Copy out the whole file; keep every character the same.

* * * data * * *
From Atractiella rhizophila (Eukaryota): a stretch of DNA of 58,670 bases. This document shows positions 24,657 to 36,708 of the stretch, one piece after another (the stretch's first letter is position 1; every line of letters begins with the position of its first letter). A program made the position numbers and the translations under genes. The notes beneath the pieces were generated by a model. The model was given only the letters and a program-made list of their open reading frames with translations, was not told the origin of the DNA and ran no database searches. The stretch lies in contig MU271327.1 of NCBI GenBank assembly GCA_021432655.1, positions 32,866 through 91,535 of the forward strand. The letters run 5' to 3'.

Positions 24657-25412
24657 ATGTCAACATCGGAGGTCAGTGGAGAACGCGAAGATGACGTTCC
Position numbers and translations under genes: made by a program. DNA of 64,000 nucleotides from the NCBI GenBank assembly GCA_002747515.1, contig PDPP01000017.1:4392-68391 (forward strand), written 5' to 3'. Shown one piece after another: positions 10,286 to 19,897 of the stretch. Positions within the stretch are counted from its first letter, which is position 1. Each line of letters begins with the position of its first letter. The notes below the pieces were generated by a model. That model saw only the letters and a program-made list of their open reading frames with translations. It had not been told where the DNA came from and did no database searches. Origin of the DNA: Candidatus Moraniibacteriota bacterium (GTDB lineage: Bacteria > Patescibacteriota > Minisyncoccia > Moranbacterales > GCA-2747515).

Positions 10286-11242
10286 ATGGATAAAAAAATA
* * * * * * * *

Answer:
From Atractiella rhizophila (Eukaryota): a stretch of DNA of 58,670 bases. This document shows positions 24,657 to 36,708 of the stretch, one piece after another (the stretch's first letter is position 1; every line of letters begins with the position of its first letter). A program made the position numbers and the translations under genes. The notes beneath the pieces were generated by a model. The model was given only the letters and a program-made list of their open reading frames with translations, was not told the origin of the DNA and ran no database searches. The stretch lies in contig MU271327.1 of NCBI GenBank assembly GCA_021432655.1, positions 32,866 through 91,535 of the forward strand. The letters run 5' to 3'.

Positions 24657-25412
24657 ATGTCAACATCGGAGGTCAGTGGAGAACGCGAAGATGACGTTCC
Position numbers and translations under genes: made by a program. DNA of 64,000 nucleotides from the NCBI GenBank assembly GCA_002747515.1, contig PDPP01000017.1:4392-68391 (forward strand), written 5' to 3'. Shown one piece after another: positions 10,286 to 19,897 of the stretch. Positions within the stretch are counted from its first letter, which is position 1. Each line of letters begins with the position of its first letter. The notes below the pieces were generated by a model. That model saw only the letters and a program-made list of their open reading frames with translations. It had not been told where the DNA came from and did no database searches. Origin of the DNA: Candidatus Moraniibacteriota bacterium (GTDB lineage: Bacteria > Patescibacteriota > Minisyncoccia > Moranbacterales > GCA-2747515).

Positions 10286-11242
10286 ATGGATAAAAAAATA